Who do you think funds those subsidies? Its our taxes, and that extra $$ is coming from somewhere (likely as a fuel tax at the pump, or a mileage tax that PA is trying to instate). Nothing is "free". Even if they end one program to fund another...someone loses.
As for your second part, there have been a good many issues running ethanol fuels...there is not very much OPE that is designed for fuel with ethanol, and there have been a good many engines (fuel systems) ruined by running it. I causes the fuel system components to deteriorate, and the OPE manufacturers haven't caught up to making fuel stable components. All you have to do is search the small engines forums, boating forums, etc. to see that...the same happened with the introduction of ultra low sulfur diesel...fuel systems on older equipment started leaking because the seals deteriorated.
The Government is protecting the American farmer. Period. It is keeping the agricultural business in business as most of them are practically defunct without loads of Government subsidies. One way to look at it is this...do we keep the farms running by spending money on them, or do we pay all those people welfare when they are out of work? I have no issues protecting our Nation's farmers; but don't make some lame excuse to push your agenda.
One thing I have seen on more than one occasion is that it reportedly takes more energy per acre (in BTUs) to plant/harvest/produce ethanol than an acre of corn produces (point being - we need to use another crop such as sugar beets or switch grass). We need to take a lesson from South America. And what happens if we have a bad crop year? Another thing to remember is that ethanol production is very water intensive from what I understand, which can further deplete the aquifers throughout the country (that include at least one that is no longer recharged).
As for the claim on foreign oil made by the agricultural entities...you can make statistics numbers say anything. While they likely had a hand in some of the decrease, I highly doubt they solely made that difference.
06-03-2013, 04:03 PM #9
- Join Date
- Jun 2006
- River Ridge Louisiana-4 miles W of New Orleans-didn't flood-water stopped 800 yards away.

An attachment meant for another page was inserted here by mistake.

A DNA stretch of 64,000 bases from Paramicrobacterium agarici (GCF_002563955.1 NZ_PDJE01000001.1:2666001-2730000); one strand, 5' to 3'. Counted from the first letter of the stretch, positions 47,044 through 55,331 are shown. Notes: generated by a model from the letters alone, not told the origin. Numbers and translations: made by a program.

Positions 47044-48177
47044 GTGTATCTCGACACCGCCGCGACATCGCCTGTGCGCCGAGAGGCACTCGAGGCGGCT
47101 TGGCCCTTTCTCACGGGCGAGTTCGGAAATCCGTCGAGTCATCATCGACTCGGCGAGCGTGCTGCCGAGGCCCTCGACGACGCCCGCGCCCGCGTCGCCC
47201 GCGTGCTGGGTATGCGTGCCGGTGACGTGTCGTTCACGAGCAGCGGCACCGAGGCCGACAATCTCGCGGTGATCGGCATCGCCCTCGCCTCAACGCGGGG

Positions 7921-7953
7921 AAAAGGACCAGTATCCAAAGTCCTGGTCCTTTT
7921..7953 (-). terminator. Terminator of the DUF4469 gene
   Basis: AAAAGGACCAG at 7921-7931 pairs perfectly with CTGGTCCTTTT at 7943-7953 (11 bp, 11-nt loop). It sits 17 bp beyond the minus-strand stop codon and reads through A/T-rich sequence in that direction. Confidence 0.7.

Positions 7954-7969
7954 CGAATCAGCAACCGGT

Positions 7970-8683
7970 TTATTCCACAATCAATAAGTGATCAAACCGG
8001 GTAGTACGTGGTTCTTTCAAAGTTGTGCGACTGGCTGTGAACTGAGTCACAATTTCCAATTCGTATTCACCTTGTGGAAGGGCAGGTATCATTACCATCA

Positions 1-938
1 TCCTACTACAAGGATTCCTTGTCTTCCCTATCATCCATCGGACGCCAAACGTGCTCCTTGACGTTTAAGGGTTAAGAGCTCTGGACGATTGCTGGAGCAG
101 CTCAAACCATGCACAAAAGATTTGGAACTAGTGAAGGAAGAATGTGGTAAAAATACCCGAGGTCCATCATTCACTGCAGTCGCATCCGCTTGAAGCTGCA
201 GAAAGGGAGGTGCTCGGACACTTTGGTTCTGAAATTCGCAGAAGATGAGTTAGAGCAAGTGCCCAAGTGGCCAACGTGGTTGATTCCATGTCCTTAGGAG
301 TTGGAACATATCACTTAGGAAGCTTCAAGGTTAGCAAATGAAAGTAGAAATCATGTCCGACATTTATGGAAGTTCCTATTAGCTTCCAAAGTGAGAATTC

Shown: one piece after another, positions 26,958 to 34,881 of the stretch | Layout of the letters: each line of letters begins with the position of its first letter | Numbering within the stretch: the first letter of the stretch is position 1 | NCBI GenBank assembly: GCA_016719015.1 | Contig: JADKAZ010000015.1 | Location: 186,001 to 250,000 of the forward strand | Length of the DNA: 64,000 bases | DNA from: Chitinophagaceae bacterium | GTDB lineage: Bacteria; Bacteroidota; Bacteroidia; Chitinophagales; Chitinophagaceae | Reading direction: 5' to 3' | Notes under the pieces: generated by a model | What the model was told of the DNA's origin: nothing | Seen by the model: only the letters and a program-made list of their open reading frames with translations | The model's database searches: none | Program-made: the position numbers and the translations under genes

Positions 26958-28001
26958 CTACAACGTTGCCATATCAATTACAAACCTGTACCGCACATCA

OK so they want to go ABOVE 10% ??
iS THAT CORRECT?
My 1998 Suburban is supposed to be OK at 10% but not OK at over 10%
so I don't favor the boost.
Now the AG folks-can't possibly be claiming THEY dropped our dependence on foreign oil by those HUGE amounts?
By memory I "THINK" we used to use~ 20,000,000 barrels per day-and about 13,000,000 barrels (65%) was imported.
Now more like 19,000,000 and maybe 8,000,000 imported-close to 41%
But that 5,000,000 barrels per day drop has very very little to do with ethanol
Increased production decreased use(more efficient vehicles and poor economy)
Ethanol is OK as a octane booster-and oxygenator-but we don't need over 10% for that
certainly not older vehicles like mine
Yeah lets NOT go above 10%-
Besides corn ethanol not a really efficient way to produce ethanol
I understand that the "sugar' is converted to ethanol-but the rest(oils and proteins) isn't wasted-it is animal feed and humans eat corn oil-so no waste
10% is plenty high enough-ethanol is a good safe additive(beats MTBE) but it does "attract" water-and it works fine at 10%-why go higher??
Do we really want to beat up that soil to grow more corn-to burn as fuel??
There is no free lunch-guessing water isn't a problem in corn country-not irrigated right??-so pumping down the reservoir isn't a concern-but overusing the soil-??
If it deep reservoir water that would be another negative-but I don't think that is the case in corn country?? Maybe someone can clarify that??
10% is just fine-leave it at 10%1998 suburban-
06-03-2013, 04:12 PM #10
My wifes brand new car specifically states not to use over 10% ethanol. Ethanol gets worse mileage than ethanol free gas. Oh and to subsidies, who do you think pays for subsidies? The govt? Where do they get the money for subsidies? They have to take it from someone first.David
2004 Silverado 2500 Crew Cab 4x4, AMSOIL EA air filter, Granatelli MAF sensor, Throttle body spacer, Magnaflow exhaust (true dual to 2 in 1 out muffler), 6" ProComp lift (add a leaf and 5" superlift rear block), Bilstein shocks, 35's (Cooper Disoverer ST) and 4.10 gears, Rhino Liner, EGRUSA fender Flares and widow visors, extended stainless steel brake lines, firestone airbags w/onboard air compressor, Pioneer Avic X940BT navigation, Accel backup camera.
1960 Land Rover Series II 88
2002 Nissan Altima (My Commuter)
2013 Toyota Avalon Limited (Wife's Car)
NRA Life Member
By Big_Mike in forum Performance & FuelReplies: 5Last Post: 08-17-2012, 09:55 PM
By LoneWolf'burban in forum Performance & FuelReplies: 2Last Post: 05-03-2011, 10:17 PM
By freddie in forum General Chevy & GM Tech QuestionsReplies: 1Last Post: 11-10-2009, 06:45 PM
By Dr_Zero in forum Performance & FuelReplies: 12Last Post: 09-07-2009, 08:04 AM
By vncj96 in forum The Coffee Shop ~ Chit ChatReplies: 0Last Post: 06-20-2009, 11:55 AM